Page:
During the pandemic, the world was forced to explore unparalleled levels of flexible work options for non-frontline workers. Now that we have seen patterns and have data from the last two years, organizational leaders should consider leveraging the benefits of flexibility to recruit and retain staff. From setting their own work schedules, to working remotely, to limiting or eliminating their commute times, a large portion of the workforce got a taste of a less-rigid work structure. As the world found its footing in a time of uncertainty, many employees also found an increase in work-life balance, increased accommodations for personal schedules, a steep decrease in gasoline and car usage, and an overall work vibe they hadn’t experienced before. Hand in hand with increased flexibility, much of the workforce rose to the occasion with an increase in productivity and work satisfaction and a decrease in wasted time at the office (see report by Apollo Technical).
What is workplace flexibility and why does it matter so much? Generally, the term refers to what used to be considered “non-traditional,” varied, and adaptable work environments and the extent to which the employer is willing to match these non-traditional employee desires. Some examples include remote or hybrid work options, not adhering to traditional workday hours, increased access to outdoor workspaces, unlimited P.T.O., job sharing or part-time options, parental leave, allowing employees to have more control over their schedules, and implementing flex-time policies. Unsurprisingly, due to the pandemic, one of the most widely implemented examples of workplace flexibility growth since 2020 has been the increase in remote work.
From an employer’s standpoint, the benefits of workplace flexibility extend beyond decreased overhead costs of office space. According to one Gensler study, employees who adhere to a hybrid schedule “appear more deliberate with how they use their time, have a better awareness of what their colleagues are working on, and have higher job satisfaction overall.”
DeYoung Consulting Services has always employed a flexible work environment that includes flexible schedules and hybrid work options. More recently, a week-long companywide shutdown has been implemented, giving staff a chance to unplug and recharge. Personally speaking, since starting with DeYoung Consulting Services 4.5 years ago, I have noticed a steep increase in my work satisfaction, experienced a better work-life balance, and have reaped the benefits of being able to work a flexible schedule based on when I am most productive and my family needs. To preserve our positive and collaborative team culture while remaining flexible, we have worked together to establish efficient and effective communication methods, prioritize regularly scheduled in-person meetings, and make an effort to regularly communicate with each other to ensure we are all moving in the same direction on a daily basis.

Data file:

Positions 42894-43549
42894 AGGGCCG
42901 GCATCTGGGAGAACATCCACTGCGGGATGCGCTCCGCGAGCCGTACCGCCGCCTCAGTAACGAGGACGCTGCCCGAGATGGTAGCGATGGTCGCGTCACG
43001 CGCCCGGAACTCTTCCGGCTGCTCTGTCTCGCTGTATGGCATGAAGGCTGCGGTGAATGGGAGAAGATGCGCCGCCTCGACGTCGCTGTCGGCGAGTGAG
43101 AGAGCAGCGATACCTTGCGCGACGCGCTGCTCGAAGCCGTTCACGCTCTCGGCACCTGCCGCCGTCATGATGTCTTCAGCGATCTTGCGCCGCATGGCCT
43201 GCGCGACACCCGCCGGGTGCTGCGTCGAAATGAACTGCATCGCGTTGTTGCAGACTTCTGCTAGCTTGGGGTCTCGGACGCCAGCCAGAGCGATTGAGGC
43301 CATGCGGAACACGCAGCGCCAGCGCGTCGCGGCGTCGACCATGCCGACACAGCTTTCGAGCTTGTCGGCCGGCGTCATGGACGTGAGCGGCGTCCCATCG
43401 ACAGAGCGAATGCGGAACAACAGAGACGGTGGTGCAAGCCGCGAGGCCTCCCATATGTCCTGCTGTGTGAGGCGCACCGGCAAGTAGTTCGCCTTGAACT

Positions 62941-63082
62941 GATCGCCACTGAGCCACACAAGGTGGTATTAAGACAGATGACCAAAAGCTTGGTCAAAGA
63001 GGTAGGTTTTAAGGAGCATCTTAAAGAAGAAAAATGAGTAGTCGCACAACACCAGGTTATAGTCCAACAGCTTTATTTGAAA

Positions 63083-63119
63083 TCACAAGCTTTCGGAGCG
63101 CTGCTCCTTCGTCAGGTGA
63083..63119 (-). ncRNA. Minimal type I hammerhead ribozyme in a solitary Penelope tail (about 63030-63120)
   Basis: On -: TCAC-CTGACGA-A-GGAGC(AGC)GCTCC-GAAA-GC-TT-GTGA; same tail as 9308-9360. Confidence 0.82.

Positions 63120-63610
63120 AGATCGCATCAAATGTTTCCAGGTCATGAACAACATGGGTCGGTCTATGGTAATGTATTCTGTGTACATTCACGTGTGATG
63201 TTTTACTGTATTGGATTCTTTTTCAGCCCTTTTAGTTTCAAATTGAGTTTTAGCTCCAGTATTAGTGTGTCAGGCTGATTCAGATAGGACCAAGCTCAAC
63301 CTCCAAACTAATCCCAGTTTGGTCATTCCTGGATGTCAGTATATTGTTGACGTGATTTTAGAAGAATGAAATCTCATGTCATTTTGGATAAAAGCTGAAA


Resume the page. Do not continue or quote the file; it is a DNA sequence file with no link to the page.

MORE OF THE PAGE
As the endemic emerges, many employees have experienced flexibility in the same way our team has craved a continuation of this newfound work flexibility. Considering it is a job seeker’s market, employers may want to examine whether their policies and procedures appeal to the current job-seeking workforce. Current employment trends indicate that if employers want to appeal to existing and potential employees, they need to explore implementing work flexibility policies. According to this Bankrate report, 55% of the 2500 survey respondents indicated that flexible work environments were more important to them now than prior to the pandemic. Only 52% said the same about an increase in pay. Moreso, 81% of employees indicate that their workplace loyalty would increase if they had flexibility in the workplace. In other words, lots of people don’t want to return to the in-office, Monday-Friday 9-5 grind.
Although the pandemic forced many companies to be flexible with little preparation, implementing effective flexibility policies doesn’t happen overnight. Building a flexible culture requires time, collaboration and most importantly, trust between employees and leadership. For leadership, this shift to a flexible mindset can feel like unchartered territory. One of DeYoung’s sweet spots is helping organizational leaders guide their organization through creating meaningful change in a way where they and their employees feel listened to and respected.
It’s important to recognize that there are people who can be found at every point on the “flexibility spectrum.” Some employees thrived with pre-pandemic traditional work hours and a more traditional work environment. It’s important not to leave these employees behind when planning for organization-wide flexible work policies. Talk to your employees about the type of environment in which they can thrive, be productive, enjoy a positive work culture and be trusted to do their jobs in non-traditional work settings.